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"Bringing it Back" in July 2023 with the Coral Chronicles

Orbicella Spotlight at Coral Restoration Foundation™

This month, we have been focussing on Orbicella, commonly known as boulder corals. They play a vital role in stabilizing coral reef ecosystems and are an integral part of our restoration efforts.

Boulder corals grow on our Coral Trees™, with each tree holding six trays parallel to the sea floor. We propagate new corals from the parent, or brood stock, and secure them on plugs using marine epoxy before settling them into the trays.

Keeping our corals healthy requires rigorous maintenance. Trays can become coated with fire corals, sponges, algae, and bivalves that we diligently remove. Regular cleaning involves scrubbing around and between plugs on the still-mounted tray, while major cleanings require removing and scrubbing down the trays. Overgrown trays are replaced to keep the tree pristine.

Orbicella stands out among stony corals, requiring a distinctive outplanting method. When "reef ready," we attach the Orbicella fragments to the skeletons of deceased boulder corals. Over time, these fragments grow, fuse, and cover the limestone skeleton with living tissue.

The outplanting process begins underwater with a survey for suitable old boulder coral heads. Each coral skeleton gets one tray's worth of outplants after we've cleared away algae and debris, creating a space for the new plugs.

We reached a milestone in June 2023, achieving our yearly Orbicella outplanting goals at Carysfort. This marked 1,000 boulder coral outplants at Carysfort and 2,530 overall for the year. We're gearing up to outplant our remaining 500 Orbicella corals.

While outplanting days epitomize our mission of active restoration, they couldn't happen without the efforts of our dedicated propagation and cleaning teams. Success at CRF comes with teamwork, problem-solving, and often, hearty laughter. Our shared passion for corals and dedication to our mission keeps us going.


Summer Traditions: Restoring Reefs with Sea Base

It's summer, which signals the start of our annual collaboration with Sea Base, a Boy Scout camp located in Islamorada. Each week, CRF interns spend two days diving with the Boy Scouts, providing them with nursery tours, guiding them in cleaning and harvesting tasks, and aiding in the outplanting of corals. Led by our interns, Jack and Theo, this program offers a firsthand look at coral restoration work to new Scout groups every week, equipping hundreds to contribute meaningfully to the Florida Keys' reef restoration.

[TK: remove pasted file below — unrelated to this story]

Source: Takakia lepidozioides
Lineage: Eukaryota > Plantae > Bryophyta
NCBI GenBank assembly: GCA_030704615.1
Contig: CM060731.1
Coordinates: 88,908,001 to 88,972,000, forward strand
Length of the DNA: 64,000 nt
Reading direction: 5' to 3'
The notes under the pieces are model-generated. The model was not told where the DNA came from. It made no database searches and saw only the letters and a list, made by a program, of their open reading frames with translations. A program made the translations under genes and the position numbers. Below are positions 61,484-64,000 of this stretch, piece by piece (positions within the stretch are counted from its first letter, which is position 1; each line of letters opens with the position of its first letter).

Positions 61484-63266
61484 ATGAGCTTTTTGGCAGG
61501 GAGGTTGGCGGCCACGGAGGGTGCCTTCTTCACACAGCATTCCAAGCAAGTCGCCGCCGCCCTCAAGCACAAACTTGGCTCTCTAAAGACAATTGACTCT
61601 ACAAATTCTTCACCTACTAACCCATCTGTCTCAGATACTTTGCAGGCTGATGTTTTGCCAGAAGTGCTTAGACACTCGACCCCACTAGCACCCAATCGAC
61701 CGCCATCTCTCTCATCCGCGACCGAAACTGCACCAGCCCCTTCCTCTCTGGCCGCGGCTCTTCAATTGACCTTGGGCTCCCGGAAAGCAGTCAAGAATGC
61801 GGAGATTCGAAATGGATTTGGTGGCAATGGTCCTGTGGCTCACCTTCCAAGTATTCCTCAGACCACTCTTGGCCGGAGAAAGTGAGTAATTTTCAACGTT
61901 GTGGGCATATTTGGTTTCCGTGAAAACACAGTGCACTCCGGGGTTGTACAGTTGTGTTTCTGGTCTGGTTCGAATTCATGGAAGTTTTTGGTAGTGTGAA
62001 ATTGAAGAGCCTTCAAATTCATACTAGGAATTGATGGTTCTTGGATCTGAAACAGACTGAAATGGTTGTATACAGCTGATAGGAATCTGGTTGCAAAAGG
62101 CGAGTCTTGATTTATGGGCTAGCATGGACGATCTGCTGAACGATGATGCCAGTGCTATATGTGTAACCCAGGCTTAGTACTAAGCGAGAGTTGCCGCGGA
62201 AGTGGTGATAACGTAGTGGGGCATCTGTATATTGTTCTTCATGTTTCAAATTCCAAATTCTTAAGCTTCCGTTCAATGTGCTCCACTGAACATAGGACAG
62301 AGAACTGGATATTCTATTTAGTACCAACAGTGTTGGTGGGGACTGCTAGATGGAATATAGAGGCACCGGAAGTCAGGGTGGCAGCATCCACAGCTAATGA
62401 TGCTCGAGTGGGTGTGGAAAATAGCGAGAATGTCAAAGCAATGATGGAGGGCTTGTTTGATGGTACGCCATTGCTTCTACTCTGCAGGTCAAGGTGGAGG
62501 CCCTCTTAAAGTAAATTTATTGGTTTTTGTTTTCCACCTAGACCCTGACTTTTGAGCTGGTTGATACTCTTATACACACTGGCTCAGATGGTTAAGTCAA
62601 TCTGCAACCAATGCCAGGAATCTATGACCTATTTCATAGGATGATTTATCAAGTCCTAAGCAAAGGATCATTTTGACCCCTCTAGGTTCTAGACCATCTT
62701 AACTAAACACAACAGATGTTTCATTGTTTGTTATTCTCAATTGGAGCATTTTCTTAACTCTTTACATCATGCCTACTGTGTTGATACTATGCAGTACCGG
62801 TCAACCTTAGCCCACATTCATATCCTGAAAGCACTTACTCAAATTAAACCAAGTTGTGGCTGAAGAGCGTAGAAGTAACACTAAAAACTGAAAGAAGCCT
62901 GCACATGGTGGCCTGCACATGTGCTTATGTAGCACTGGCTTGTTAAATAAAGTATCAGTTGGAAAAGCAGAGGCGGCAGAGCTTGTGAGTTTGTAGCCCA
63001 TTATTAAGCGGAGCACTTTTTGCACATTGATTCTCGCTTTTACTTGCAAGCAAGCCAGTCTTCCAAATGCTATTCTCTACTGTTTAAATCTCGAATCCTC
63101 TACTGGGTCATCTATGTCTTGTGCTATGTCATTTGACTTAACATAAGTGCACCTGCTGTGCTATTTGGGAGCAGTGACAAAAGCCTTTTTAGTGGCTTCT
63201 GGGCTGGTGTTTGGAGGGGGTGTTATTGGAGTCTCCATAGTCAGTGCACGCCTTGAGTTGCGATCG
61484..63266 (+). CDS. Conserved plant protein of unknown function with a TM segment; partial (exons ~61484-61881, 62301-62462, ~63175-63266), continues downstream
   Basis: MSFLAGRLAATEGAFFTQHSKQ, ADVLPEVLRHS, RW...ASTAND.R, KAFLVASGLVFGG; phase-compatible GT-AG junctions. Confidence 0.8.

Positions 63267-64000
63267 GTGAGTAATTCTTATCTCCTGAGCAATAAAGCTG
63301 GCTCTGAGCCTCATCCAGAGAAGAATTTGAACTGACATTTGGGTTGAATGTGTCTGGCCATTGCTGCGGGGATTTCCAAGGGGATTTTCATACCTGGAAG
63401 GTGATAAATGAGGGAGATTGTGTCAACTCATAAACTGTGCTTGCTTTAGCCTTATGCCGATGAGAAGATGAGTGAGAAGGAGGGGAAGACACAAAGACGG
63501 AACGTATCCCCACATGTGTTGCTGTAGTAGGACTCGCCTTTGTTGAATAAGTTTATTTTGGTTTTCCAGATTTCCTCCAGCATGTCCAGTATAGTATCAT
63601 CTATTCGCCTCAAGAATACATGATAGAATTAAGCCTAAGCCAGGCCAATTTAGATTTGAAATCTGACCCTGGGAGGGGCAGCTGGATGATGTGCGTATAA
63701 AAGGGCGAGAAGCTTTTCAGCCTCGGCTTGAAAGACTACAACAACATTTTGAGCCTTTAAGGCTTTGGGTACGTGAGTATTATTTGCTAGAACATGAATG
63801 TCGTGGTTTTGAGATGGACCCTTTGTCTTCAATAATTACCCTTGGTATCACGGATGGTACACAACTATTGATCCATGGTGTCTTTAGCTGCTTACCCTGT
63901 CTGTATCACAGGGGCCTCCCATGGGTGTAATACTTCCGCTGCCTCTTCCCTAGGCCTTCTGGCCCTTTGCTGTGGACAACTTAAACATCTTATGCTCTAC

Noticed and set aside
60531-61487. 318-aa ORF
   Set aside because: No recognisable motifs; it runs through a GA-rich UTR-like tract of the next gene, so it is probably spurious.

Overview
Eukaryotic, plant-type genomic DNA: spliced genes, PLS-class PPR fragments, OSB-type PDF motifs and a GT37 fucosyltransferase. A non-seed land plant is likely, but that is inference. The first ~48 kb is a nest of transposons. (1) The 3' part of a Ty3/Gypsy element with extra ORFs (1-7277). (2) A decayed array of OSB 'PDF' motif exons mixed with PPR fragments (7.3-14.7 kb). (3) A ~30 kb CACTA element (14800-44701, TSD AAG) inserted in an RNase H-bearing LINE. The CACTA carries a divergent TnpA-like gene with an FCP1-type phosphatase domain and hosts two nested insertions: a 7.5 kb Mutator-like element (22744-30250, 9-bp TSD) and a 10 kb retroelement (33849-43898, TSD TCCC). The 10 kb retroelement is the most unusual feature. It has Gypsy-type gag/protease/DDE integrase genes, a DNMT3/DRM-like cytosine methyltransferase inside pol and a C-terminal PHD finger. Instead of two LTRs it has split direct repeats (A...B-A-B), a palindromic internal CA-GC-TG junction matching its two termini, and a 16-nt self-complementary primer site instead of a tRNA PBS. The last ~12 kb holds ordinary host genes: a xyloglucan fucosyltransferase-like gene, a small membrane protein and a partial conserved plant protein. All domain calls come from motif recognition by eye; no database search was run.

Every Sea Base group begins their CRF journey with a Sunday evening presentation about our mission, followed by a hands-on refresher of tree cleaning and outplanting techniques before their dive. The Sea Base crew and the enthusiastic young Scouts bring a vibrant energy to our mission, injecting our efforts with youthful exuberance and hope for the future.

Diving days begin at Tavernier nursery where we divide the Scouts for tours and cleaning tasks, before moving to Alligator Reef for outplanting. Each intern guides a group, assisting in the underwater installation of four corals per cluster. The Scouts work in teams to clear the area and orient the coral before applying epoxy. Observing their progress and the burgeoning underwater clusters is a fulfilling experience for all.

This collaboration results in 80 staghorn corals being restored onto the reef each week. Over the course of a summer, that adds up to over 1,000 new corals! Post-outplanting photomosaics allow us to monitor the progress of the site, with interns revisiting the areas weekly to track growth.

These restoration efforts benefit the reefs, while also fostering strong community ties. By involving a wide range of participants, including the dedicated Boy Scouts, we not only learn from each other but also help restore the reefs that the Scouts visit each summer. Building such understanding and relationships is integral to inciting the substantial action needed to protect our world's corals.



Growing up on a barrier island, Clara Masseau was surrounded by marine ecosystems. She left the tropics for the mountains to pursue Environmental Studies at the University of Colorado Boulder. During her last semester, Clara attended the School for Field Studies on South Caicos Center for Marine Resource Studies. This exposure to marine ecology, resource management, field research, and scientific diving brought her back to Florida. Clara is excited to continue learning and diving with Coral Restoration Foundation™.

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Unknown member
May 29

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Unknown member
Jan 29

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